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    ABSTRACT: There is no doubt that viruses require cells to successfully reproduce and effectively infect the next host. The question is what is the fate of the infected cells? All eukaryotic cells can"sense" viral infections and exhibit defence strategies to oppose viral replication and spread. This often leads to the elimination of the infected cells by programmed cell death or apoptosis. This"sacrifice" of infected cells represents the most primordial response of multicellular organisms to viruses. Subverting host cell apoptosis, at least for some time, is therefore a crucial strategy of viruses to ensure their replication, the production of essential viral proteins, virus assembly and the spreading to new hosts. For that reason many viruses harbor apoptosis inhibitory genes, which once inside infected cells are expressed to circumvent apoptosis induction during the virus reproduction phase. On the other hand, viruses can take advantage of stimulating apoptosis to (i) facilitate shedding and hence dissemination, (ii) to prevent infected cells from presenting viral antigens to the immune system or (iii) to kill non-infected bystander and immune cells which would limit viral propagation. Hence the decision whether an infected host cell undergoes apoptosis or not depends on virus type and pathogenicity, its capacity to oppose antiviral responses of the infected cells and/or to evade any attack from immune cells. Viral genomes have therefore been adapted throughout evolution to satisfy the need of a particular virus to induce or inhibit apoptosis during its life cycle. Here we review the different strategies used by viruses to interfere with the two major apoptosis as well as with the innate immune signaling pathways in mammalian cells. We will focus on the intrinsic mitochondrial pathway and discuss new ideas about how particular viruses could activately engage mitochondria to induce apoptosis of their host. Copyright © 2015. Published by Elsevier B.V.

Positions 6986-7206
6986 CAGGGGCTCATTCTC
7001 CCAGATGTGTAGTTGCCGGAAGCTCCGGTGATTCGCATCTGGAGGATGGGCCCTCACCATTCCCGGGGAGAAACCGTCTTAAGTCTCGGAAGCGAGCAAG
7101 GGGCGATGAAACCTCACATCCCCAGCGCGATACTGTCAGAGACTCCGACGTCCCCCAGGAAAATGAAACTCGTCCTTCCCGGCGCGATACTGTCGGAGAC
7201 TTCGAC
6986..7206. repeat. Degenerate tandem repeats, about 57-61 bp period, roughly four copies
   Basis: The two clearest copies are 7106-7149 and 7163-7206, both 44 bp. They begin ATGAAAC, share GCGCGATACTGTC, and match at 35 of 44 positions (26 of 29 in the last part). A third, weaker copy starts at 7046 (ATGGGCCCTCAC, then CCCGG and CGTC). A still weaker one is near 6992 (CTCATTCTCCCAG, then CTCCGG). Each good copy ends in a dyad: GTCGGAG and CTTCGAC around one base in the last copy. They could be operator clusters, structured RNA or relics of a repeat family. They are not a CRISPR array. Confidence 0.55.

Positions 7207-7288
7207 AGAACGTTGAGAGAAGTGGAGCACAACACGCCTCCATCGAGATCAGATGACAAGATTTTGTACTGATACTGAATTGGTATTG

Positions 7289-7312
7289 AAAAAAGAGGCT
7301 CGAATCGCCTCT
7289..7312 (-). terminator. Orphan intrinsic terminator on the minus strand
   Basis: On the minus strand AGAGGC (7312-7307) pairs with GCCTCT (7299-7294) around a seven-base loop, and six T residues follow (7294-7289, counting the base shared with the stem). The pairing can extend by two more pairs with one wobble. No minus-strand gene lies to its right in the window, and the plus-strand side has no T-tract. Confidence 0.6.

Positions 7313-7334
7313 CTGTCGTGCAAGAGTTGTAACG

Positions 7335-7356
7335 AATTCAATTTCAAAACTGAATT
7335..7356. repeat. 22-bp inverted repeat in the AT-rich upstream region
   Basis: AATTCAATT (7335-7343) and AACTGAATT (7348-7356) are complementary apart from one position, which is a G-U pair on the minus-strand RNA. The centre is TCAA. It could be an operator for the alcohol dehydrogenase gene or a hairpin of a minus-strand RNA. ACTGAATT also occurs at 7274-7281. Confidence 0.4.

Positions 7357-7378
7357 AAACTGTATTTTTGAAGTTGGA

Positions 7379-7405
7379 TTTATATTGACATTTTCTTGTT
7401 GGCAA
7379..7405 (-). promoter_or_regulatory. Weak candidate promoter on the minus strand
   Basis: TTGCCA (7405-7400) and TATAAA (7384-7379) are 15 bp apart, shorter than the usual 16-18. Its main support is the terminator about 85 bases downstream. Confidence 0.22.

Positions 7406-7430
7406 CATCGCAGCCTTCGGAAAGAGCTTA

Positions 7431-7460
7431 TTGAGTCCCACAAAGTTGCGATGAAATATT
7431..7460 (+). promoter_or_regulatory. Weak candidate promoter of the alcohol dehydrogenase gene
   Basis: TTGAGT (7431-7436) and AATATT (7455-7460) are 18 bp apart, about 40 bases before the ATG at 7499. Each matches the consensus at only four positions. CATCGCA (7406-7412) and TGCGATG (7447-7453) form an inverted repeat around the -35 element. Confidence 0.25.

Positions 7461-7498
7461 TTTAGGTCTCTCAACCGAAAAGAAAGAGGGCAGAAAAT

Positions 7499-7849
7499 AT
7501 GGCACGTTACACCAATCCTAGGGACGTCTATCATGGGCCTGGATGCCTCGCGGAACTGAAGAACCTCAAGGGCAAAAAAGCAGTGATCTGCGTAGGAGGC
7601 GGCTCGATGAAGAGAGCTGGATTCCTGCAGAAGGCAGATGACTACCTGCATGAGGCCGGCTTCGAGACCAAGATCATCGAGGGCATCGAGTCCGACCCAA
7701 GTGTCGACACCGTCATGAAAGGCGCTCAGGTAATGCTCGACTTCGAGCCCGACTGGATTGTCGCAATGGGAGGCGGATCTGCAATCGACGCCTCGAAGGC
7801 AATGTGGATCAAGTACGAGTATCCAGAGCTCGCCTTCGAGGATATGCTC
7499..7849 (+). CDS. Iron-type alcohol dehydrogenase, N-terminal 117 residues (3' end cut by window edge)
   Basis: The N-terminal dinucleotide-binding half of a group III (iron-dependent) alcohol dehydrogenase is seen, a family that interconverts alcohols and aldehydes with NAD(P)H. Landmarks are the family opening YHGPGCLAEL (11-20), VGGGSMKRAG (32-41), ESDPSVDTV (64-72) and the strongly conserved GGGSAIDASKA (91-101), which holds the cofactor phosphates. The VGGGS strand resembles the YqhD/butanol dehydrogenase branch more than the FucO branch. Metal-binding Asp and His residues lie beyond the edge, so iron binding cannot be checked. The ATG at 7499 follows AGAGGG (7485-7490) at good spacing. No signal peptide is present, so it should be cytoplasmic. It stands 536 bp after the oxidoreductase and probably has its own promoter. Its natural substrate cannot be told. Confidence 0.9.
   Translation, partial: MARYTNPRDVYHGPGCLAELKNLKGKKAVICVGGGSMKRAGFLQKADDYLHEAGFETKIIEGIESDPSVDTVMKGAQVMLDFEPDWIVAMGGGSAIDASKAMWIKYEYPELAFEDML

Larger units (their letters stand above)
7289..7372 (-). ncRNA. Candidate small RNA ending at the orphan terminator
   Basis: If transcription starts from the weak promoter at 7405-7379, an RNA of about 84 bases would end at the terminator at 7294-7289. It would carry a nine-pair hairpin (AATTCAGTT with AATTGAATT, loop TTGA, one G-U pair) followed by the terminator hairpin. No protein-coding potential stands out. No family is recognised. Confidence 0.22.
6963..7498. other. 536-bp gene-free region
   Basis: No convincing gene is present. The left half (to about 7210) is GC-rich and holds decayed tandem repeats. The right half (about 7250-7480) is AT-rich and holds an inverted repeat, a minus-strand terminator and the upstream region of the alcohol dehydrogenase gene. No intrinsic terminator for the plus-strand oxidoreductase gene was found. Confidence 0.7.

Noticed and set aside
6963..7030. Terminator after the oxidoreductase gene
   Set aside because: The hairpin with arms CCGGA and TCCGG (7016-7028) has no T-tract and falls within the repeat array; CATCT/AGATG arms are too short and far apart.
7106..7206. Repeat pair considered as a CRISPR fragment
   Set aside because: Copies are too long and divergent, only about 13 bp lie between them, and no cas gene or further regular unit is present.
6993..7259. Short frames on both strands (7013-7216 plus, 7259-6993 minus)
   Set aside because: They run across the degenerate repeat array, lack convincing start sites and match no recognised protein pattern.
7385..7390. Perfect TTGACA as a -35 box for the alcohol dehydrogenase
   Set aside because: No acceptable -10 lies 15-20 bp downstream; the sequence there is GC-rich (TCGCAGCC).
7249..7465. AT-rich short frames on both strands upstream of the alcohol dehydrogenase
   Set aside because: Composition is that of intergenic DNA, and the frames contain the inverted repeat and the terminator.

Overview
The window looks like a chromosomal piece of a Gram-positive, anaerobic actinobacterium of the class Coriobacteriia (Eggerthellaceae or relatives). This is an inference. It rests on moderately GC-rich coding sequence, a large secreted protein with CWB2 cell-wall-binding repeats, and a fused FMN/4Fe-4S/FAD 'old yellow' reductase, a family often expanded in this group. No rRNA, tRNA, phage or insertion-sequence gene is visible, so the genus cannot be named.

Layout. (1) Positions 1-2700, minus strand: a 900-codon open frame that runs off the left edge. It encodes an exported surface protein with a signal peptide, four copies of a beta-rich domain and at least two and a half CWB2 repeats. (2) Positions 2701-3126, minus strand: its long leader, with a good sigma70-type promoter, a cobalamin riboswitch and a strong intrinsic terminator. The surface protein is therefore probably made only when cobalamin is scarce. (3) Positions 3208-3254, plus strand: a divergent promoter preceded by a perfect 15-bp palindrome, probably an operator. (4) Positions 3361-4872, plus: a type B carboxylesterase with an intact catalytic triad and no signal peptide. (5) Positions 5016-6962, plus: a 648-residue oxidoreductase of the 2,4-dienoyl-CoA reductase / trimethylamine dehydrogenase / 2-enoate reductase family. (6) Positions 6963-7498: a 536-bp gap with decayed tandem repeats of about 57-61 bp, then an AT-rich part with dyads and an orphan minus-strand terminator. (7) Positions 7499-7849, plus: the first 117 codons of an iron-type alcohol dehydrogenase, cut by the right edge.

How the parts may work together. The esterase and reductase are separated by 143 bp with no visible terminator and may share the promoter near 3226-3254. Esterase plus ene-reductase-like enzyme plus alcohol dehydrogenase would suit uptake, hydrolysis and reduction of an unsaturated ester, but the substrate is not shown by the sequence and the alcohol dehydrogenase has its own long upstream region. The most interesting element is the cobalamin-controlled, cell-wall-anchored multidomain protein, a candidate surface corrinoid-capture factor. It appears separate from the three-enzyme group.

No preview · Article · Mar 2015 · Virus Research
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    • "Here, the most extensively studied death ligands are type II transmembrane proteins, including FasL (for Fas receptor), TNF (for TNFR1 receptor), and TRAIL (for TRAIL receptor) [41, 42]. After proteolytic cleavage of the membrane-anchored ligand, these ligands are released from the plasma membrane and enable them to bind to death receptors and trigger their activation [40]. Upon contacting with their corresponding ligands, these receptors are triggered, leading to the recruitment of a different set of adaptor molecules to the death domain and subsequent activation of the signaling cascade, where the major signals transmitted by death receptors such as Fas, TNFR1, TRAILR1, and TRAILR2 result in an apoptotic response mediated by intracellular caspases [43–48]. "
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    Full-text · Article · Apr 2014 · BioMed Research International
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    • "TRAIL-R1(TNF-related apoptosis-inducing ligand receptor 1)/DR4 and Fas/Apo-1/CD95 are members of tumor necrosis factor receptors which link exogenous stimuli via transmembrane surface receptors to the intracellular signaling machinery that mediates and executes the death signal. These pathways are one of the major extrinsic apoptotic signaling pathway [7] and defects in death receptor signaling can confer resistance to apoptosis. The role of apoptosis in tumorigenesis has been well-documented [8] and resistance to apoptosis is believed to be a hallmark of cancer [9]. "
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    Full-text · Article · Feb 2014 · PLoS ONE